News / USA

Obama Defends Deportations, Lobbies for Jobs Bill

President Obama speaks during an online roundtable at the White House, September 28, 2011
President Obama speaks during an online roundtable at the White House, September 28, 2011

U.S. President Barack Obama has defended his administration's record on immigration and advocated for his new job-creation proposal in an online roundtable discussion aimed at the Hispanic community.

The hour-long discussion, streamed live in English and dubbed in Spanish on the White House website Wednesday, is part of a push by the Obama administration to re-energize the support of groups that backed the president during the last election.

Mr. Obama told listeners he is trying enforce what he called the U.S.'s "inadequate" immigration laws in a "just and humane way."  He said his administration is doing this in part by focusing its deportation efforts on violent criminals and not students and law-abiding workers.

He also responded to criticism that his administration has sharply increased the total number of deportations, saying the figures seem high because there is better enforcement at the border. Mr. Obama said many of the deportations include people caught and sent back while trying to cross the border, not people who have been living and working in the U.S.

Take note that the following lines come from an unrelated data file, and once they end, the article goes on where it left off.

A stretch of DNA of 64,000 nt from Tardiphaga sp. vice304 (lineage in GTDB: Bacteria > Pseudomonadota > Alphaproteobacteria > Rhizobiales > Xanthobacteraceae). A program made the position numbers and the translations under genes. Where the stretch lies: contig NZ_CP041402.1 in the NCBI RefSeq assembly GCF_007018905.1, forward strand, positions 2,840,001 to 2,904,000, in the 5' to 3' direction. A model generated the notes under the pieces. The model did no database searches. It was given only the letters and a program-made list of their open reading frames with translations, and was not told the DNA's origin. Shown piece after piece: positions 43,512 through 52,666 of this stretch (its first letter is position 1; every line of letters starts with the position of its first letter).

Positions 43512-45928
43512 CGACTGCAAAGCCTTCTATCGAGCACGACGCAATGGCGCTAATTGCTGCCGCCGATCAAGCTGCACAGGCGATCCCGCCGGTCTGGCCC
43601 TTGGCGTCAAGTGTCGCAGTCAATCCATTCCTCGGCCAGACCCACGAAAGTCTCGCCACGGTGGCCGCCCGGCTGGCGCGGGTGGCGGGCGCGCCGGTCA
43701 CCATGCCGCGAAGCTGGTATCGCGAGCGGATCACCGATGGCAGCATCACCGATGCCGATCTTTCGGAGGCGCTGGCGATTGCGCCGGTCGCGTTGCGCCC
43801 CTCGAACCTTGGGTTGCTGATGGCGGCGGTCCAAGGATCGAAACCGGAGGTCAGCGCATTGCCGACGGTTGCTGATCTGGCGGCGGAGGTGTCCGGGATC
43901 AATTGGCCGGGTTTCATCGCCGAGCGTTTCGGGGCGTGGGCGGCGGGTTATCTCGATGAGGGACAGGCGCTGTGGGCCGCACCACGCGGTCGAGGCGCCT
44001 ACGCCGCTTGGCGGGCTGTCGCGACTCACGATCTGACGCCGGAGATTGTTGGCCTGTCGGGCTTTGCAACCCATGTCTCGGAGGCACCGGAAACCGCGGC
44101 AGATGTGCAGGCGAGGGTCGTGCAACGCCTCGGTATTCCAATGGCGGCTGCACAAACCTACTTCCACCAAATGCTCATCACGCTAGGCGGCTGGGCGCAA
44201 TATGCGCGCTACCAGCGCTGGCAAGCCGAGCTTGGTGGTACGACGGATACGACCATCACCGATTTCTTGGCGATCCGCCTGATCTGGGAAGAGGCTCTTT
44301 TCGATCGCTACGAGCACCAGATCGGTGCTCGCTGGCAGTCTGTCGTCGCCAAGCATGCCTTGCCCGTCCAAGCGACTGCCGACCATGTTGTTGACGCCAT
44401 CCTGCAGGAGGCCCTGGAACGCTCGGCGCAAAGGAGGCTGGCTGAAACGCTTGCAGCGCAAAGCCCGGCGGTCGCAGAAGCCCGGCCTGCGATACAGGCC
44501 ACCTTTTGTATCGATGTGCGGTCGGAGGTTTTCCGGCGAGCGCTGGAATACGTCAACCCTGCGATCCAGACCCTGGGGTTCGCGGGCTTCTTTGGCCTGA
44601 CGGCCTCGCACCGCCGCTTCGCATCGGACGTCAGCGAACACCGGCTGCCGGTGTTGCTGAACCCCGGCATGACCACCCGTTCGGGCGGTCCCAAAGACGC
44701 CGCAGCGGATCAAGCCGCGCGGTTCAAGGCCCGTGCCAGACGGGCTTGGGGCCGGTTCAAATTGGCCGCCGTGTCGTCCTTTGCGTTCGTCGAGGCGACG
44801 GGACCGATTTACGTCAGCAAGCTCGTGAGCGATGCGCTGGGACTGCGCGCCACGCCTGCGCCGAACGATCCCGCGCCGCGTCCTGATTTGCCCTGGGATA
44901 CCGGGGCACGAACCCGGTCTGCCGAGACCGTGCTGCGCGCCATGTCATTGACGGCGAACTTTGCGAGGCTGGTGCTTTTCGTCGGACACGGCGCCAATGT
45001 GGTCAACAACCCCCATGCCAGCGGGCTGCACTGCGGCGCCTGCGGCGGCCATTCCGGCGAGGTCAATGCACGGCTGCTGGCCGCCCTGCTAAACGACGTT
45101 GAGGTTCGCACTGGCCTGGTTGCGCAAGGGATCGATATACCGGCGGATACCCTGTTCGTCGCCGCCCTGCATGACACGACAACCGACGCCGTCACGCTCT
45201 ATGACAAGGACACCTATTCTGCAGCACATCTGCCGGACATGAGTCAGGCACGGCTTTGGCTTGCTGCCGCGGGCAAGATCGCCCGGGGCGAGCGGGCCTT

The president said he continues to advocate a comprehensive reform of U.S. immigration laws that would include strong border security, going after companies that hire and exploit undocumented workers, and creating a path to legal status for the estimated 11 million people in the U.S. illegally. He blamed Republicans in Congress for blocking efforts to change the laws.

President Obama also used the hour-long discussion to continue campaigning for his $447 billion jobs bill, saying it would create employment for construction workers - including many Hispanics - laid off after the housing bubble burst.  He also said the bill's education provisions will help train young Latinos to get good jobs when they enter the workforce.  

The discussion featured questions posed by readers of several websites, including Yahoo, MSN Latino, and AOL Latino/Huffington Post Latino Voice.  

Mr. Obama has in recent months been trying to maintain or win back support from the nation's 50 million Hispanics, whose votes he will need to win re-election in 2012. Some recent surveys have shown a drop in his approval rating among the group.

The online discussion is the second time this week Mr. Obama has addressed questions from an online audience.  Monday, the president answered questions submitted on the social networking site LinkedIn, as part of a three-day, five-city campaign tour.

You May Like

Turkey's Controversial Reform Bill Giving Investors Jitters

Homeland security reform bill will give police new powers in search, seizure, detention and arrests, while restricting the rights of suspects, their attorneys More

Audio Slideshow In Kenyan Prison, Good Grades Are Path to Freedom

Some inmates who get high marks could see their sentences commuted to non-custodial status More

Ali Regained Title in Historic Fight 40 Years Ago

'The Champ' knocked Foreman out to regain crown he had lost 7 years earlier when US government accused him of draft-dodging and boxing officials revoked his license More

This forum has been closed.
Comments
     
There are no comments in this forum. Be first and add one